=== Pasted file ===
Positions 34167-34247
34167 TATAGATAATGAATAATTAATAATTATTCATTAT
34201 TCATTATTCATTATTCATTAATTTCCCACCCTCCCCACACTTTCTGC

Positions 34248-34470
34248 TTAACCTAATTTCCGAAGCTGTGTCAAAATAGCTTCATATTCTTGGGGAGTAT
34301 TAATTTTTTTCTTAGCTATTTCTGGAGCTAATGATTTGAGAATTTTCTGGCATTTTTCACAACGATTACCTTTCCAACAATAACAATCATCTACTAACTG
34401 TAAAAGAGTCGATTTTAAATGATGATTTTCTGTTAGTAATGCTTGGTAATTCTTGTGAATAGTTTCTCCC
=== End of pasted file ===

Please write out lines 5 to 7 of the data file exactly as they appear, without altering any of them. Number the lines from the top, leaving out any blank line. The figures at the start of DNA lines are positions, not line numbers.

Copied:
34248 TTAACCTAATTTCCGAAGCTGTGTCAAAATAGCTTCATATTCTTGGGGAGTAT
34301 TAATTTTTTTCTTAGCTATTTCTGGAGCTAATGATTTGAGAATTTTCTGGCATTTTTCACAACGATTACCTTTCCAACAATAACAATCATCTACTAACTG
34401 TAAAAGAGTCGATTTTAAATGATGATTTTCTGTTAGTAATGCTTGGTAATTCTTGTGAATAGTTTCTCCC